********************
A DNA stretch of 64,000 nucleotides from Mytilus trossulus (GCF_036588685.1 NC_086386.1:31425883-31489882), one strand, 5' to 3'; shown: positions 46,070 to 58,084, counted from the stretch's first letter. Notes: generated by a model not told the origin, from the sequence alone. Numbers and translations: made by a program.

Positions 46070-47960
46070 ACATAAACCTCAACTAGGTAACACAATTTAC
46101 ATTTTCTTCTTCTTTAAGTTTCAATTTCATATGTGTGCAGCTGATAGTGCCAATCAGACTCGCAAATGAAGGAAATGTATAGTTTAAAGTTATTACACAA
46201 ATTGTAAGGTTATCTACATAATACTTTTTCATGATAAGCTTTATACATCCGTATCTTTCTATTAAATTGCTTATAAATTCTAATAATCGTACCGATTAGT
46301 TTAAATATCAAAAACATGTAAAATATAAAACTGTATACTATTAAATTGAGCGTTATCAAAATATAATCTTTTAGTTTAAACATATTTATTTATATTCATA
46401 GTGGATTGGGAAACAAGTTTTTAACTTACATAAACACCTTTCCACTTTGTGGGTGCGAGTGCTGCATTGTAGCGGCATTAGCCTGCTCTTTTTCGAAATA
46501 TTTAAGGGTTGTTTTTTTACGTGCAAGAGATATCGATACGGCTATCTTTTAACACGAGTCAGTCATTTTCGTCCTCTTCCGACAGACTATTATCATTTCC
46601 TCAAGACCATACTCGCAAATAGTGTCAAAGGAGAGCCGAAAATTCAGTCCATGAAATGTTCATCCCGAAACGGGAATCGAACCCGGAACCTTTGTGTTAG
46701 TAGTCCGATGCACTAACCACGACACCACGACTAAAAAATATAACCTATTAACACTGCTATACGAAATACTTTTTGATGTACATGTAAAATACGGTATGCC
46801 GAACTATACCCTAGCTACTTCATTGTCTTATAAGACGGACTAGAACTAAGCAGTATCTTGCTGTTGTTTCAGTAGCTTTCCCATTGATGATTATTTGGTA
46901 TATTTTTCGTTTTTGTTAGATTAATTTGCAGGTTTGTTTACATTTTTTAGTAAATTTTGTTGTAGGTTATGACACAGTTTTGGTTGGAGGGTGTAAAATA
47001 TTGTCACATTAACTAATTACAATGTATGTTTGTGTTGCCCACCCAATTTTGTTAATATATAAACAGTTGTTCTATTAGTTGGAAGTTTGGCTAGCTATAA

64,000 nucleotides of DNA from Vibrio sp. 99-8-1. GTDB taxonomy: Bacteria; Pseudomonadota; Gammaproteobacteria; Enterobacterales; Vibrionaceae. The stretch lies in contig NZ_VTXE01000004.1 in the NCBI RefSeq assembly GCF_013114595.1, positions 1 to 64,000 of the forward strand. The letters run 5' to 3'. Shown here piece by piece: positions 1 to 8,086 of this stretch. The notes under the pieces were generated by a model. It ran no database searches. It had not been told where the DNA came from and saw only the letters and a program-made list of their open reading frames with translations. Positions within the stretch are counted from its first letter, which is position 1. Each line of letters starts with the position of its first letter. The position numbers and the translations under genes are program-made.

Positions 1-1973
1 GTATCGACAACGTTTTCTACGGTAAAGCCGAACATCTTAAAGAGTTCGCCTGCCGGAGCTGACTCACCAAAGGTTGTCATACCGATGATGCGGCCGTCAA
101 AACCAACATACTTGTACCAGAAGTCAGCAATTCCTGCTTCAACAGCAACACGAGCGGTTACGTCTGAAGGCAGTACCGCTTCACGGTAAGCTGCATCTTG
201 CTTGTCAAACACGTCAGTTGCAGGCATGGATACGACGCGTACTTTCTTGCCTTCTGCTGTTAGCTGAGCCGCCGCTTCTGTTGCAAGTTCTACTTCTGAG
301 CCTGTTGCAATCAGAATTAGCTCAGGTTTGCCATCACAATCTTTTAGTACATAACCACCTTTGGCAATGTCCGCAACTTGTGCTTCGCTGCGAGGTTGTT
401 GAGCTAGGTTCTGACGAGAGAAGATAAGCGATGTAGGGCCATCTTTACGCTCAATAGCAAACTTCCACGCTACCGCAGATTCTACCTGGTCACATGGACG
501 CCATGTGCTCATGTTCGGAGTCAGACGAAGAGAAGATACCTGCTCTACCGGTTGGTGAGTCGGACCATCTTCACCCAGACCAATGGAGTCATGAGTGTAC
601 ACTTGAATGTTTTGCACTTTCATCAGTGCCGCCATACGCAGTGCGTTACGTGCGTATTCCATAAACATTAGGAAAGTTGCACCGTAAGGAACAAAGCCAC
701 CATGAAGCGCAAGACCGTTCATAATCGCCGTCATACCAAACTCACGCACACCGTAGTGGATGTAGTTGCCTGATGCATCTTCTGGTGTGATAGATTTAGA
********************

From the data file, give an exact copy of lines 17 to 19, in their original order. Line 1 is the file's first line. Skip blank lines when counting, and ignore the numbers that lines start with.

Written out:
101 AACCAACATACTTGTACCAGAAGTCAGCAATTCCTGCTTCAACAGCAACACGAGCGGTTACGTCTGAAGGCAGTACCGCTTCACGGTAAGCTGCATCTTG
201 CTTGTCAAACACGTCAGTTGCAGGCATGGATACGACGCGTACTTTCTTGCCTTCTGCTGTTAGCTGAGCCGCCGCTTCTGTTGCAAGTTCTACTTCTGAG
301 CCTGTTGCAATCAGAATTAGCTCAGGTTTGCCATCACAATCTTTTAGTACATAACCACCTTTGGCAATGTCCGCAACTTGTGCTTCGCTGCGAGGTTGTT